- Maria, the main character in The Sound of Music, leaves convent life to become a governess, and later marries her employer Georg von Trapp
- Terry Pratchett's Discworld novel Hogfather features a governess named Susan Sto Helit.
- Soap opera Dark Shadows featured the character Victoria Winters as the governess to David Collins.
- Libba Bray's Ann in The Sweet Far Thing briefly to her cousins
- Jane Eyre, the eponymous protagonist in Charlotte Brontë's novel Jane Eyre, serves as a governess to the ward of her future husband, Edward Fairfax Rochester.
- Dante serves as governess to Stephen Dedalus and his siblings in James Joyce's A Portrait of the Artist as a Young Man.
- Hester, a character in Diane Setterfield's novel The Thirteenth Tale, is a governess at the Angelfield estate.
- Arabella Minton a governess in Eva Ibbotson's novel Journey to the River Sea.
- Agnes in Anne Brontë's novel Agnes Grey, different from her sisters' novels, Agnes Grey portrays a more realistic view of what life for a governess was like in Victorian England.
- Sugar, for a time, in Michel Faber's novel The Crimson Petal and the White.
- Miss Penelope Lumley, the main character in Incorriglbie Children of Ashton Place
- Mary Poppins, the governess of Jane and Michael in "Mary Poppins"
- Mary Morstan, the wife of Dr. John Watson in the Sherlock Holmes book series.
- The Governess is a 1998 British period drama film written and directed by Sandra Goldbacher.
- Maggie Evans/Victoria Winters is hired to be governess to David Collins in the 2012 film Dark Shadows.
- Maria Von Trapp, governess to the Von Trapp children in "The Sound of Music"
- "Mary Mooligan", governess to an Argentinean upper class family children before Perón took office in the film "Miss Mary". The role was given to Julie Christie.
- Kathryn Janeway in the 1995 Star Trek: Voyager episode "Cathexis" during her holo-novel. Subsequently seen again in "Learning Curve"
- Clara Oswin Oswald in the 2012 Doctor Who Christmas special The Snowmen
- Katherine Swynford, who was governess to the children of John of Gaunt, and later became his mistress, the mother of his Beaufort children, and his duchess. She was a great-great grandmother of Henry VII of England through his mother Lady Margaret Beaufort.
- Margaret Pole, Countess of Salisbury, governess to Princess Mary, later Queen Mary I of England. They were also distant cousins.
- Katherine Ashley, governess to Queen Elizabeth I of England.
- Madame de Maintenon, who became the last mistress of Louis XIV of France, gained entry to his inner circle as governess to his illegitimate offspring, the children of Madame de Montespan.
- Baroness Louise Lehzen and Charlotte Percy, Duchess of Northumberland, Queen Victoria's governesses.
- Anne Sullivan, the so-called Miracle Worker, who educated the remarkable deaf and blind girl Helen Keller.
- Anna Leonowens, governess in what is now Thailand, whose memoir Anna and the King of Siam inspired the musical drama The King and I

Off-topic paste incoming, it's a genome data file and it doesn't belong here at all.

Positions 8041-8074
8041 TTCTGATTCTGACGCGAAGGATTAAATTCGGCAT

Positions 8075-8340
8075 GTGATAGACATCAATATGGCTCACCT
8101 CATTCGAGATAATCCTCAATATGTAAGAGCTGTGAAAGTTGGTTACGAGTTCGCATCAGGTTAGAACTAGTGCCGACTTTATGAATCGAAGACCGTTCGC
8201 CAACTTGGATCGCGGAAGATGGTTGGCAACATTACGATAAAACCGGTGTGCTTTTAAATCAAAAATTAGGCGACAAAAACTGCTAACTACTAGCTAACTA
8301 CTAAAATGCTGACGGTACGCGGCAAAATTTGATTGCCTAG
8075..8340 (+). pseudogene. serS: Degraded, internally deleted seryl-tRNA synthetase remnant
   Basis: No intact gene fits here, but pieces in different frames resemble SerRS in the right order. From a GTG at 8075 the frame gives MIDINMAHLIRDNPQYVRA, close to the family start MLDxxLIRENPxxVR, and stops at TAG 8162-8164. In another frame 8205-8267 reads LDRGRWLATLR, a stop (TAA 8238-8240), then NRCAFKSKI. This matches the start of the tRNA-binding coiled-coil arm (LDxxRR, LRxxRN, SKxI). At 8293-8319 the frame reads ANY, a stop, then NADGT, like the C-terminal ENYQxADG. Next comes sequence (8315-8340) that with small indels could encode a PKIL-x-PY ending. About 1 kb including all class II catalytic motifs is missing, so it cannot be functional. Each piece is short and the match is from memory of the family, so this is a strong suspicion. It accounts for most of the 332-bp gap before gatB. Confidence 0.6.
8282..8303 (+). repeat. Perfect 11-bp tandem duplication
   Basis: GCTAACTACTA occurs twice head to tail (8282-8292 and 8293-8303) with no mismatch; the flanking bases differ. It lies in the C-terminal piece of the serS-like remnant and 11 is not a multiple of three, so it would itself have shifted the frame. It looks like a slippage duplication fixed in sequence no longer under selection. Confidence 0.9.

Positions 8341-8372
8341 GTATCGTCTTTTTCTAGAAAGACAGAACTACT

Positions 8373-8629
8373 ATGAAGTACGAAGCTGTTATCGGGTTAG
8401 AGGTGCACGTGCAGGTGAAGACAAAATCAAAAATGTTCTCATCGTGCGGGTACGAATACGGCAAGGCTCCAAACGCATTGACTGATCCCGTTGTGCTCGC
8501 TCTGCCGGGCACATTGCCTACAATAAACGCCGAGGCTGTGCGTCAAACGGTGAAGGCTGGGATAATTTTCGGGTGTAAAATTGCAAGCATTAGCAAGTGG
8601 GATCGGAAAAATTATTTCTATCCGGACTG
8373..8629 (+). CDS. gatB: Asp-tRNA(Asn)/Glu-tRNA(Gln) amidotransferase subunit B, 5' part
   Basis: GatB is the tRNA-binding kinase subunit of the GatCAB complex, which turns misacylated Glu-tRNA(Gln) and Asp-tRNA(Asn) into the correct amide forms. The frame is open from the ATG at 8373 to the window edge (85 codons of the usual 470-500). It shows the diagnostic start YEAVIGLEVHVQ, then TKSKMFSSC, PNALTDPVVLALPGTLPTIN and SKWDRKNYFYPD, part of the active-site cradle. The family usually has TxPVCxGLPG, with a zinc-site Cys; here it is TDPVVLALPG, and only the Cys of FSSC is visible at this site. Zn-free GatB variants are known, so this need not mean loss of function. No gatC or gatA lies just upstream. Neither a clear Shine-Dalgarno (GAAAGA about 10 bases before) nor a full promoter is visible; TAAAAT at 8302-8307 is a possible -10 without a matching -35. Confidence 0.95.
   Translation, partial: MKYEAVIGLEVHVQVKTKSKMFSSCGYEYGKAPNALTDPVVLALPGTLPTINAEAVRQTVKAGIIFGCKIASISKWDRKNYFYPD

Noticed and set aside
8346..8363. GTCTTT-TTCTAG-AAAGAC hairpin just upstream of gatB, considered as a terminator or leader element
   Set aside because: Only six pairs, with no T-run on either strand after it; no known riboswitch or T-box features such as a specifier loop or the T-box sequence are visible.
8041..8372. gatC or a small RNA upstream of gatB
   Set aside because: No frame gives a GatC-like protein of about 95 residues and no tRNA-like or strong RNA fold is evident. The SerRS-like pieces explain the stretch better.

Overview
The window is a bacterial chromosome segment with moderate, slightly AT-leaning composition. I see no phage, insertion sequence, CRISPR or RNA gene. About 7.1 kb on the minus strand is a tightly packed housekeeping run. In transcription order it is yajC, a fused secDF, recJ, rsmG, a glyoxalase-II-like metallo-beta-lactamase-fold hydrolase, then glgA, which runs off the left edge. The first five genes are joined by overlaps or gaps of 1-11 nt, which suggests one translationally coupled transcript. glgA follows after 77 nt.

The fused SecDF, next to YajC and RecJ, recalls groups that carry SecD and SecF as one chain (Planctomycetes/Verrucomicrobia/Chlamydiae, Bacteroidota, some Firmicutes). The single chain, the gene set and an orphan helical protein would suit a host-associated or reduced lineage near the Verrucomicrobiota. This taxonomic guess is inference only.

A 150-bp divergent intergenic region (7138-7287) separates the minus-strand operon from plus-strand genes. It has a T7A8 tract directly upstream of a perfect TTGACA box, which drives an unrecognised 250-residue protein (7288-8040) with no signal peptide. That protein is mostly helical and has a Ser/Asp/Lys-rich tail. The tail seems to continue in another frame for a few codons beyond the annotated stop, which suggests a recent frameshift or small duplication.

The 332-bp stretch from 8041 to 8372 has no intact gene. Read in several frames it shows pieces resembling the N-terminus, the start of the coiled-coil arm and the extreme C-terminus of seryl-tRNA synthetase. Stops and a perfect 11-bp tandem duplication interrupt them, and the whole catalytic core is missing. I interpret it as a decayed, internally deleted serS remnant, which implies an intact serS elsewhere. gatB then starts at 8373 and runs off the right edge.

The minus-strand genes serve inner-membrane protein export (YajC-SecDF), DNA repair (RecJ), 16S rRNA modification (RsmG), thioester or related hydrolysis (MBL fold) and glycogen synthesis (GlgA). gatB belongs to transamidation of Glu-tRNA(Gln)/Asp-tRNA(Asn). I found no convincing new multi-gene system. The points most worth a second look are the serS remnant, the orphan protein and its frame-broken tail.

- Marion Crawford ("Crawfie"), governess of Queen Elizabeth II and Princess Margaret.
- Marie Curie, worked as a governess in multiple households to fund her education, later became one of the most influential women in the history of science.
- Anne Hegerty, one of the Chasers on the British and Australian versions of The Chase, is nicknamed "The Governess".
- Agatha Christie's classic mystery And Then There Were None
- English Nanny & Governess School
- Home schooling
- Ellis, Phyllis (2000). Desert Governess: An Inside View on the Saudi Arabian Royal Family. London: Eye Books. ISBN 1-903070-01-5.
- Harris, Julia: A career as a Governess? What skills do you need?, Australian Broadcasting Corporation, 15 October 2004.
- Telegraph.co.uk, The Telegraph, 15 March 2009.
- McDonald, James Joseph, and J. A. C. Chandler (1907). Life in Old Virginia; A Description of Virginia More Particularly the Tidewater Section, Narrating Many Incidents Relating to the Manners and Customs of Old Virginia so Fast Disappearing As a Result of the War between the States, Together with Many Humorous Stories. Norfold, Va: Old Virginia Pub. Co. p. 241.
- Pitcher, Harvey (1977). When Miss Emmie was in Russia: English Governesses before, during and after the October Revolution, ISBN 1906011494
- Howe, Bea (1954): A galaxy of governesses (London, D. Verschoyle)
- Lecaros, Cecilia Wadsö. The Victorian Governess Novel
- "The Chase - Meet the Chasers". Bradley Walsh. Retrieved 28 July 2014.
- Broughton, Trev and Ruth Symes: The Governess: An Anthology. Stroud: Sutton, 1997. ISBN 0-7509-1503-X
- Budde, Gunilla: Als Erzieherinnen in Europa unterwegs: Gouvernanten, governesses und gouvernantes, EGO – European History Online, Mainz: Institute of European History, 2011, retrieved: 21 February 2013.
- Hughes, Kathryn: The Victorian Governess, London: Hambledon, 1993. ISBN 1-85285-002-7
- Peterson, M. Jeanne: "The Victorian Governess: Status Incongruence in Family and Society", in Suffer and Be Still: Women In the Victorian Age, ed. Martha Vicinus. Bloomington: Indiana University Press, 1972.
|Wikimedia Commons has media related to Governesses.|
- Britishtutors.com, British Tutors - Tuition agency providing governesses worldwide
- The Victorian Governess, a bibliography, at Victorian Web
- VAM.ac.uk, Richard Redgrave's 'The Governess' discussed at the V&A Museum.